Can You Run a 6700XT GPU on a 600W Power Supply?
7 days ago
Can You Run a 6700XT GPU on a 600W Power Supply? The ATI RadeonTM HD 6700XT graphics card has proven itself to be one of the fastest GPUs on the market, but the question still remains for many buyers: Is the power supply in my computer strong enough to run this card? And what about my other components? Will they all work together? The answer to these questions depends largely on how powerful your power supply is and what other components you are planning to use with it.
But before we can give you a definitive answer, let’s take a closer look at the power requirements of the 6700XT GPU itself and then investigate how this compares to other common system components.
Should you look at how much power your PC is using?
There’s no need to buy an 800-watt power supply if you’re using your computer mostly for light Internet browsing and word processing. However, if you’re interested in PC gaming or will be doing high-power computing such as running servers, paying attention to your computer’s power needs can save you money over time. Knowing how much power your computer uses will help ensure that you buy a powerful enough PSU for your needs; otherwise, it might turn out that a more expensive model could have sufficed.
Should you get modular cables?
The other drawback to modular cables is that if you’re building with any type of limited cable budget, you can end up paying for expensive connectors and switches that you don’t need. For example, an 850-watt power supply will come with plenty of connections for even high-end systems. But if it comes with both ATX and EPS connectors (each costing about $10 or more), it might force you to spend extra just to use less than half of what you paid for. So unless your build requires extensive cable management, getting non-modular cables could be money well spent.
How much watt do you need for different GPUs?
GPUs typically run around 100-300 watts, so it’s safe to say that you will need a pretty hefty power supply. A good rule of thumb is to purchase about 300 watts for every 75 watts of maximum output from your graphics card. If you have any questions about your specific setup, be sure to contact our customer service team. We are here to help!
Am I shortchanging my graphics card by going with a weaker PSU?
To find out if you're in danger of running into issues, you'll want to figure out how much power your new graphics card is going to need. First, take a look at its specifications. How much power does it draw from your system's existing PSU (usually listed in amps)? The more amps your current PSU can provide, the better. Also note that many graphics cards require one 6-pin and one 8-pin PCI Express connector for adequate wattage; be sure both are available on your PSU before you pull that trigger. If it all looks good so far, we'd recommend doing some research on other folks' experiences running similar GPUs with similar PSUs in their rigs.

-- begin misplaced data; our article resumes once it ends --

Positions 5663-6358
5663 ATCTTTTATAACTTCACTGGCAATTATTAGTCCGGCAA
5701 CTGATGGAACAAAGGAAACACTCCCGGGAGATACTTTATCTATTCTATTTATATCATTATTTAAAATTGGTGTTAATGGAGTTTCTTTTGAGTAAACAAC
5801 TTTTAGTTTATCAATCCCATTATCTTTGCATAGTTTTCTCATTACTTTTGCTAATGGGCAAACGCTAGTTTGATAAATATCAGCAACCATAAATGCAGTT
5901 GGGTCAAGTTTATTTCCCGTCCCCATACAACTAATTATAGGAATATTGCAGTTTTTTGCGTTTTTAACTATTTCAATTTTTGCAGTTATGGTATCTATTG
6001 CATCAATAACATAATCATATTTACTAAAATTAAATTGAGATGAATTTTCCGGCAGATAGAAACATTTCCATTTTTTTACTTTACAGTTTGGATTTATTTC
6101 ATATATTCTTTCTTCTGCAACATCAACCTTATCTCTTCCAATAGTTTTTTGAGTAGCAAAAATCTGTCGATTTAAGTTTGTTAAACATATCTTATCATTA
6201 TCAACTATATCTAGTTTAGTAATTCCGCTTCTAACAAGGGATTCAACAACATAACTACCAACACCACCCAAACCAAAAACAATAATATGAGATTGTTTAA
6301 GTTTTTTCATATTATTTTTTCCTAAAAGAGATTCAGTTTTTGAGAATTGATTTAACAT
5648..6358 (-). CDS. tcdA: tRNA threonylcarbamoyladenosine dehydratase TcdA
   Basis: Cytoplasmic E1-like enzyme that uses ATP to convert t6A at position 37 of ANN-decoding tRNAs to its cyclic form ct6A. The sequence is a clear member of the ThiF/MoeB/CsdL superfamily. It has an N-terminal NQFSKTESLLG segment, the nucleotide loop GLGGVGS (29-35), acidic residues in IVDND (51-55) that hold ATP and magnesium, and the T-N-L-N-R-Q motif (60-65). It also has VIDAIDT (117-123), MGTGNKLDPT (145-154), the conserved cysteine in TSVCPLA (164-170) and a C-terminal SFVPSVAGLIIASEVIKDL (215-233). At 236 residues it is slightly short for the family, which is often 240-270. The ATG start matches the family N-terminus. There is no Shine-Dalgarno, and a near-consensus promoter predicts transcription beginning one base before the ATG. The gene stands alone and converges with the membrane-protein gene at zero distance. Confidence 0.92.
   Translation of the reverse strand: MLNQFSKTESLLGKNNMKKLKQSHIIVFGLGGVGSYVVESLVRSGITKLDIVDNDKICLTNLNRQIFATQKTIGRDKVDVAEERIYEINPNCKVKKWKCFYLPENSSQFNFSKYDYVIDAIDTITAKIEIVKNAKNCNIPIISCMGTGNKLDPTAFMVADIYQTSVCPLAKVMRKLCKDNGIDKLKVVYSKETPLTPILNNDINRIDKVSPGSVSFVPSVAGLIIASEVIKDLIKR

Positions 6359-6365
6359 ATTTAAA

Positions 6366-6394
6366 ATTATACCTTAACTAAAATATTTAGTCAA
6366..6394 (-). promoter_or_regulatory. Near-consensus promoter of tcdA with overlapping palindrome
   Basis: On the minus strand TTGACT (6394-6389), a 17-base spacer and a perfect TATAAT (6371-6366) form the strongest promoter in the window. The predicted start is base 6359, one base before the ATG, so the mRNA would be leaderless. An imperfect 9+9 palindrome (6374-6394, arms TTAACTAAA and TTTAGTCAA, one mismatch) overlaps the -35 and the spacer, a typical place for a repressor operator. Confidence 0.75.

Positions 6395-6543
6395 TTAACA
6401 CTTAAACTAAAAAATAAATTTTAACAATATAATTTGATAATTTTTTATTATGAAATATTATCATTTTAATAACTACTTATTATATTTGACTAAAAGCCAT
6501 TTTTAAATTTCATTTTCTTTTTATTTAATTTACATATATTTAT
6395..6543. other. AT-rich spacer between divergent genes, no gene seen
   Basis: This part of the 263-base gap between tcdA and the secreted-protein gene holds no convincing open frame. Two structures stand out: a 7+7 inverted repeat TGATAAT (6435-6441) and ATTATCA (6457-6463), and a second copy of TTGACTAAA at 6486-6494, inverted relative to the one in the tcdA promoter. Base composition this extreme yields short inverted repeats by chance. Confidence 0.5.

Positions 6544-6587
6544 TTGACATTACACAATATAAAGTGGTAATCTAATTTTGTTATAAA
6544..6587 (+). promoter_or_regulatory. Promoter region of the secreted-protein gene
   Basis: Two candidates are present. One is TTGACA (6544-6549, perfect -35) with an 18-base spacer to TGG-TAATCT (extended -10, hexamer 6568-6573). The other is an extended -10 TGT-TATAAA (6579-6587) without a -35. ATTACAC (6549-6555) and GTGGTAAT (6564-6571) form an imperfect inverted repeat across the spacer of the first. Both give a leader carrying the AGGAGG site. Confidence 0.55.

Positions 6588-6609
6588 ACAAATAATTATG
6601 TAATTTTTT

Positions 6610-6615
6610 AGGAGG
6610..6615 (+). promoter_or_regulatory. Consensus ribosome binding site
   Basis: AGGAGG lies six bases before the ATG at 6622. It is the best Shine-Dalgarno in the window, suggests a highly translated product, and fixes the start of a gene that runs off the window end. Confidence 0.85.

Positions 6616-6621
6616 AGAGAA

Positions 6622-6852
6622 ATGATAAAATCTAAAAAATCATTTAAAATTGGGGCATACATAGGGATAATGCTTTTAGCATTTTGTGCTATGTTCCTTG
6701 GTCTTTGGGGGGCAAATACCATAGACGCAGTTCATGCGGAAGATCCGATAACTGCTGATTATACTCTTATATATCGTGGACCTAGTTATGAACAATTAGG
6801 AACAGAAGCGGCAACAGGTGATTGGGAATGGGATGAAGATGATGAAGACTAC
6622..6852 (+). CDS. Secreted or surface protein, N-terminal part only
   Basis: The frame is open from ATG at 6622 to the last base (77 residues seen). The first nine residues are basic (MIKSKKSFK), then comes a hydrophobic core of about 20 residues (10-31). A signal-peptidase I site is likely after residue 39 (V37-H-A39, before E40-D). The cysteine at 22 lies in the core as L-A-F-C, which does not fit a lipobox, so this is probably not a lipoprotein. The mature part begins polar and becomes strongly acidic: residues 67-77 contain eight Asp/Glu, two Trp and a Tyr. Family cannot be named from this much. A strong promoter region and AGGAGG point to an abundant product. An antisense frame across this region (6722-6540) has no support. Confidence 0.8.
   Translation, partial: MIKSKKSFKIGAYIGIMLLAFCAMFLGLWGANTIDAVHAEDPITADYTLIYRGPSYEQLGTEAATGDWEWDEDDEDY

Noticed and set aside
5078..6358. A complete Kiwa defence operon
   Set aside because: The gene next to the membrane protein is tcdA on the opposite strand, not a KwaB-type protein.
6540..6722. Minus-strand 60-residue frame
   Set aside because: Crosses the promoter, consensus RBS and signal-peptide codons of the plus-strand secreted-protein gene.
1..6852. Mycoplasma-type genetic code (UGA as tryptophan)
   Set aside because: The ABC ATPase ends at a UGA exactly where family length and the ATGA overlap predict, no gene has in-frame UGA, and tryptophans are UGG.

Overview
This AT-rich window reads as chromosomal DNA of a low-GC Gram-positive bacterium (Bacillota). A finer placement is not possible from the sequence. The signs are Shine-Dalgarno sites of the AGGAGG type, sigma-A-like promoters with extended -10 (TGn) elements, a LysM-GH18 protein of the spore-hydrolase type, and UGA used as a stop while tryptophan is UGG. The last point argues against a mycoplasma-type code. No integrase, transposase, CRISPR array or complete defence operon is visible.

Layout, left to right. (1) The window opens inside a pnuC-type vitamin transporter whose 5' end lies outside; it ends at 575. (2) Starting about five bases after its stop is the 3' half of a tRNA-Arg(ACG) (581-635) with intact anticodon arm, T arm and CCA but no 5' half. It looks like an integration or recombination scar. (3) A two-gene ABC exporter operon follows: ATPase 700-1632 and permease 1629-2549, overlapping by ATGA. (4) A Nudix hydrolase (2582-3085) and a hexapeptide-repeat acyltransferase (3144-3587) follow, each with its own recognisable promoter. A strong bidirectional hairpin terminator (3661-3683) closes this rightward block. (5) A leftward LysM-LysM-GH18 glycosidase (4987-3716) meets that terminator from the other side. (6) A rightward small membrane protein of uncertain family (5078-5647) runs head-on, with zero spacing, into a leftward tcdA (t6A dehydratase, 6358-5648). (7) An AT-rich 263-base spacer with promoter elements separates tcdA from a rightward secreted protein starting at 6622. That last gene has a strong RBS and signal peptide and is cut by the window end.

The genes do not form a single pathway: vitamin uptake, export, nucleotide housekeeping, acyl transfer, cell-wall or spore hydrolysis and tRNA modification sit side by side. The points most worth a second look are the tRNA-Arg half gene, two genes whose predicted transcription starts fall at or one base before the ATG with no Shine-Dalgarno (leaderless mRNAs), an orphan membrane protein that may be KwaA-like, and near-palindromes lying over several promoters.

Can you run the cheapest GPU with the most powerful PSU?
Most power supplies are more than sufficient to power mid-range GPUs, so you probably don't need to waste money on an expensive supply. However, when your GPU is among the most powerful available, you should definitely look into a quality power supply with high-quality cables and connectors. We recommend picking up an Antec NeoPower 650w PSU, which is about as cheap as high-end PSUs get for hardcore gamers. The brand Antec is known for offering solid and dependable power supplies at competitive prices; their NeoPower series isn't cutting corners in terms of performance or reliability.
What will happen if I go over budget on my PSU?
If you spend more than about $100 on your power supply, you should have no trouble powering your graphics card. If you're going to spend less than that, however, things get a little more complicated. Many budget power supplies aren't rated for peak loads—they're just designed to keep you within operating range at maximum capacity. What does that mean in practical terms? It means that if you run your system with a graphics card that's too powerful for it, your PSU could be overloaded and burn out before its time.
How can I maximize my graphics card without going overboard on my PSU?
If you want to get great performance out of your graphics card, but don’t want to buy a power supply that is going to be overly large and expensive, it’s worth doing some research before investing in an expensive video card. The first step is simply choosing an appropriate power supply for your system. One common misconception about power supplies is that there are low-end or high-end PSU categories—this isn’t really true. In reality, good quality PSUs can span a very wide range of costs; however, there are low end PSUs that are not good quality and higher end ones that are very high quality.